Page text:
The stark warning comes as Chancellor Kwasi Kwarteng’s mini-budget is due to take place on Friday (September 23), but the cost of living crisis has already had an unprecedented impact on dog owners.
Dogs Trust CEO Owen Sharp said: “Dogs Trust has been receiving a surprising and unprecedented number of calls from dog owners asking us to accept their dogs because we feel they will not be able to see them during this crisis.
“Over the last month, we received an average of 17 transfer calls per hour from desperate homeowners who felt they had run out of options.”
The charity saw a 14 per cent increase in calls this July, a 26 per cent increase from August 2021.
A YouGov survey asked those without dogs if the cost-of-living crisis would prevent them from adopting or buying a dog. More than six out of ten people admitted that they would.
Owen added: “Combine this with the fact that 65% of people in the Southwest told us, in our new cost of living survey, that they would not be ready to accept a dog right now, and it’s clear we see that ‘We are at the point of having a serious animal welfare problem on our hands.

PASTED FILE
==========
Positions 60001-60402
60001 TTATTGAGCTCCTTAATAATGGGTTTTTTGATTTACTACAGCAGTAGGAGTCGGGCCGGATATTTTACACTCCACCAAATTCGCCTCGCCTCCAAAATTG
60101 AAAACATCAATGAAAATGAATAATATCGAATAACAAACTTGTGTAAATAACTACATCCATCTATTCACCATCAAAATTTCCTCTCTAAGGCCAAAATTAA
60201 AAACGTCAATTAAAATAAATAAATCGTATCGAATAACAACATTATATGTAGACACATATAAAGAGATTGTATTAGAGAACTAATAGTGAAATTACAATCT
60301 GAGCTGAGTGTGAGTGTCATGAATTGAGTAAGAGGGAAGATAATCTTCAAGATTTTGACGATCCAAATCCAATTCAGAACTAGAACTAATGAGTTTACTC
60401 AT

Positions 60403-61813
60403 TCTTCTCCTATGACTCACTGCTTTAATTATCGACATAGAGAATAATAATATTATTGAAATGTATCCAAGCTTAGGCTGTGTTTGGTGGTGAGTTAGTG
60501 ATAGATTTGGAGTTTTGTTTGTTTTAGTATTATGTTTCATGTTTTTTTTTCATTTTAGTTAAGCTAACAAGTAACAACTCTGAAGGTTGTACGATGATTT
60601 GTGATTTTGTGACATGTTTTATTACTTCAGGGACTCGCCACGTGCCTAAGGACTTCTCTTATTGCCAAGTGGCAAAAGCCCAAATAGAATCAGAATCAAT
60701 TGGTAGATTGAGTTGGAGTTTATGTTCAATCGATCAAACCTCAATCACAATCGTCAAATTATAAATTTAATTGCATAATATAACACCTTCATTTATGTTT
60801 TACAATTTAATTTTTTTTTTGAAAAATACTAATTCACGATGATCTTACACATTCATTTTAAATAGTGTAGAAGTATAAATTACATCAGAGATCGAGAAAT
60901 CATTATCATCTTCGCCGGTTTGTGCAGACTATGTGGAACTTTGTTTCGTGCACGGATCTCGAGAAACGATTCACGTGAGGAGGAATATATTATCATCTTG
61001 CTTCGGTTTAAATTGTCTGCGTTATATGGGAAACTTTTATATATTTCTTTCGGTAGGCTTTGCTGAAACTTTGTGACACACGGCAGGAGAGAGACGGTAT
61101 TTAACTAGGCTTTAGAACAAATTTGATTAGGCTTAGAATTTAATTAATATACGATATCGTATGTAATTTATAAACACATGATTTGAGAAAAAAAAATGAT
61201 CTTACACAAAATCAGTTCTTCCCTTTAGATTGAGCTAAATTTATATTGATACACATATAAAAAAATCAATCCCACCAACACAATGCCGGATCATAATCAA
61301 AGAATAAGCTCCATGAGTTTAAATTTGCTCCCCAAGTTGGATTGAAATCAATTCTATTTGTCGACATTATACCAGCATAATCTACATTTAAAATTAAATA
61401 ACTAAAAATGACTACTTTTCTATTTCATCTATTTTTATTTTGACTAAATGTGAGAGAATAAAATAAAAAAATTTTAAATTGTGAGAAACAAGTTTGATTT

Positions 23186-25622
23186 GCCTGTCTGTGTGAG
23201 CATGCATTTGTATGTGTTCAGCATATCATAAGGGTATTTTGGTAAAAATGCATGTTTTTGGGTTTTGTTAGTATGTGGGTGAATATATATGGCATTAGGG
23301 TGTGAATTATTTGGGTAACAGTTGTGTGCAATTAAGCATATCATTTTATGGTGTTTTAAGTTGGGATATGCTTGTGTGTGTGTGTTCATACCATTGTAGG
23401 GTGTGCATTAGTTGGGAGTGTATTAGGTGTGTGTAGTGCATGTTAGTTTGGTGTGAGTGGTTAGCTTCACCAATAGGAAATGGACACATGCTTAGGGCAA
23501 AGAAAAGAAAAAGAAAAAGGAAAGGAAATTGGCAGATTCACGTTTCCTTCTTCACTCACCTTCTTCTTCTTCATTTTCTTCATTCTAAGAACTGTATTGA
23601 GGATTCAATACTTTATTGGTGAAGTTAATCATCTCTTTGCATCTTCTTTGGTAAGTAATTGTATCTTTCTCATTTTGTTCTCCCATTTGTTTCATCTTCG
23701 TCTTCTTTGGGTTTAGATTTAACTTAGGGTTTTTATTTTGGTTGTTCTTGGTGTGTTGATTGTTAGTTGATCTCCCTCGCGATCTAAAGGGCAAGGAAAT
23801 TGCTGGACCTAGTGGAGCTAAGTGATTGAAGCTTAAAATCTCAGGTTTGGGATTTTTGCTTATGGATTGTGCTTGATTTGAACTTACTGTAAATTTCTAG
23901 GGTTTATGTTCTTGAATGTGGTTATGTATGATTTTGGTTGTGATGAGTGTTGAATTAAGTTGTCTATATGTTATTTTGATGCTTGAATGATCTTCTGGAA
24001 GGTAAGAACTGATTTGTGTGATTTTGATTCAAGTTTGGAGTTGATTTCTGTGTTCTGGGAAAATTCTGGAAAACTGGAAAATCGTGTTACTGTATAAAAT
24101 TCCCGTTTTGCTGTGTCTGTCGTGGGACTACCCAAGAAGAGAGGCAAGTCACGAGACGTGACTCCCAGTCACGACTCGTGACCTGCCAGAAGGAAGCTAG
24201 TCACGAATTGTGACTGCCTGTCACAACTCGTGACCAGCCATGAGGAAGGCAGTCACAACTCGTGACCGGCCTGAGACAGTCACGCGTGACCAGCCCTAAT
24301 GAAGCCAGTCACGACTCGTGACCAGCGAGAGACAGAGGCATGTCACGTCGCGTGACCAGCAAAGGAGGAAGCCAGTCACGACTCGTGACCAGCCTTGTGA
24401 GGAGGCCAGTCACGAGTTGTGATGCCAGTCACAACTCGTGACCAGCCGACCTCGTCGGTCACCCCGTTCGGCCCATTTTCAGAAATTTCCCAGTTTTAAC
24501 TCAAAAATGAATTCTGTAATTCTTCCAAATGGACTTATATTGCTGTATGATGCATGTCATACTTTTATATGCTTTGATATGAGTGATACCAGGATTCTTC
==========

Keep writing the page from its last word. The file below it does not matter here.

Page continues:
In the survey, 45 percent of dog owners believe it is more difficult now to give their dog everything he needs compared to before the cost of living crisis.
What worries dog owners?
Vet bills were at the top of the list with 55 percent of dog owners citing this as a cause for concern. Eighteen percent of dog owners were concerned about the cost of insurance, and 12 percent said paying for dog food was a concern.
The Dog’s Trust is urgently seeking help for dogs already affected by this crisis situation and is asking people with room in their homes and hearts to provide a permanent home for large dogs, undomesticated dogs and dogs that may have a challenging behavior.